British Poetry and the Revolutionary and Napoleonic Wars: Visions of Conflict

Hardcover | April 8, 2004

bySimon Bainbridge

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This book argues that poetry played a major role in the mediation of the Revolutionary and Napoleonic wars to the British public, and that the wars had a significant impact on poetic practices and theories in the Romantic period. It examines a wide range of writers, both canonical (Wordsworth,Coleridge, and Byron) and non-canonical (Smith, Southey, Scott, and Hemans), and locates their work within the huge amount of war poetry published in newspapers and magazines. It shows that poetry was a crucial form through which what were seen as the first modern or 'total' wars were imagined inBritain and that it was central to the cultural and political debates over the conflict with France. While the Revolutionary and Napoleonic wars compelled poets to re-examine their roles, it was poetry itself which produced a major transformation of the imagining of war that would be influentialthroughout the nineteenth century.

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This book argues that poetry played a major role in the mediation of the Revolutionary and Napoleonic wars to the British public, and that the wars had a significant impact on poetic practices and theories in the Romantic period. It examines a wide range of writers, both canonical (Wordsworth,Coleridge, and Byron) and non-canonical (Sm...

Simon Bainbridge is a Professor of English Literature, University of Keele.

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Format:HardcoverDimensions:272 pages, 8.5 × 5.43 × 0.74 inPublished:April 8, 2004Publisher:Oxford University PressLanguage:English

The following ISBNs are associated with this title:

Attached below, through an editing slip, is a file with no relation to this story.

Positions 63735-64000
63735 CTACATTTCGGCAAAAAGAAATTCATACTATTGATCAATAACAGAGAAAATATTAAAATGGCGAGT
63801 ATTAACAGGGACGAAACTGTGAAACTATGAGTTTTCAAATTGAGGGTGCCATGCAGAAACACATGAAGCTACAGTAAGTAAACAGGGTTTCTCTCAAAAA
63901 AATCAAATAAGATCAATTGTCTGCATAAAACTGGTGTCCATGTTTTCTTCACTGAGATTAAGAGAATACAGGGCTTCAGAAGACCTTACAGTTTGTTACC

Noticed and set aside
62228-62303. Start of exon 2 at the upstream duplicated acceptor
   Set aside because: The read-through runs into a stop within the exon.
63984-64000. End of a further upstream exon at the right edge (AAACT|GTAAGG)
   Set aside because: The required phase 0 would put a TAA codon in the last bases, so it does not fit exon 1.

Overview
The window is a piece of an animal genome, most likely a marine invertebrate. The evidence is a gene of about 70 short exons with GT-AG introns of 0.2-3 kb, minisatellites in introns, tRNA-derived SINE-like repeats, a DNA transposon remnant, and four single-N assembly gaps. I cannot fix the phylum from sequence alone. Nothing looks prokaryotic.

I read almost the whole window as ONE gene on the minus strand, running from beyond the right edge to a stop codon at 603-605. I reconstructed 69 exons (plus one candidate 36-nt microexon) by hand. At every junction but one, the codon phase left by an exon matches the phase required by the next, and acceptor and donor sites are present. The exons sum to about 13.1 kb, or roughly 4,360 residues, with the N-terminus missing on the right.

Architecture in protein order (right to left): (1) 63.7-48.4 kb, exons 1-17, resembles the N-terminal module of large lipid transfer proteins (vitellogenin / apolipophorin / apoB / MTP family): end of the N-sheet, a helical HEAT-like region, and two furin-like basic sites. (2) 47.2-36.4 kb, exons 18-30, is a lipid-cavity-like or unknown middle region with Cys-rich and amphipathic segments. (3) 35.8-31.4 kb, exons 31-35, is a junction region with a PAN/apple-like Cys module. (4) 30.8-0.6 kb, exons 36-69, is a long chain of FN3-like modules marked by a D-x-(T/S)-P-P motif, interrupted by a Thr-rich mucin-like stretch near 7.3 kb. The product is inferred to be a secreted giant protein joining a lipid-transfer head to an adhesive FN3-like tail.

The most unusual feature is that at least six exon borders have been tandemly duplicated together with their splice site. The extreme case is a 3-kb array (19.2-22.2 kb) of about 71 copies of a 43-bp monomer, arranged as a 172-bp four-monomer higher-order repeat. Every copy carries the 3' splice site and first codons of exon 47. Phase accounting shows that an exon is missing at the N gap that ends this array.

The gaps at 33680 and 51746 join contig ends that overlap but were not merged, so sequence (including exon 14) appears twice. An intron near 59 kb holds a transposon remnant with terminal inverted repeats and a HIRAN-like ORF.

ISBN - 10:0198187580

ISBN - 13:9780198187585

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Table of Contents

List of abbreviations1. Poetry in 'The Age of War'2. The poetic imagining of war in the 1790s: Charlotte Smith and Samuel Taylor Coleridge3. 'Was it for this . . . ?': war and poetic identity in Southey and Wordsworth, 1793-18024. 'Men are we': poetry, war, and gender in Wordsworth's political sonnets, 1802-35. Walter Scott's picturesque romance of war, 1805-146. 'History in the land of romance': poetry and the Peninsular war, 1808-147. 'Of war and taking towns': Byron's and Heman's post-Waterloo poetry, 1816-25Epilogue: the 'Sir Walter disease' and the legacy of romantic warBibliographyIndex

Editorial Reviews

"Bainbridge brings out very well the tensions that evolve in the poetry of war during this period around the topics of individualism and impersonality."--Studies in English Literature 1500-1900 "Bainbridge has produced an admirably researched, jargon-free, scholarly book that increases our knowledge of the effects of warfare on the imaginations of writers and readers of the romantic age and will prove a valuable resource for both teachers and critics. For that alone it merits praise. But Bainbridge's study serves a further laudable function by indirectly challenging us to examine the roles that imagination is currently playing in defining our responses to another war that is unprecedented in the world's annals."--Studies in Romanticism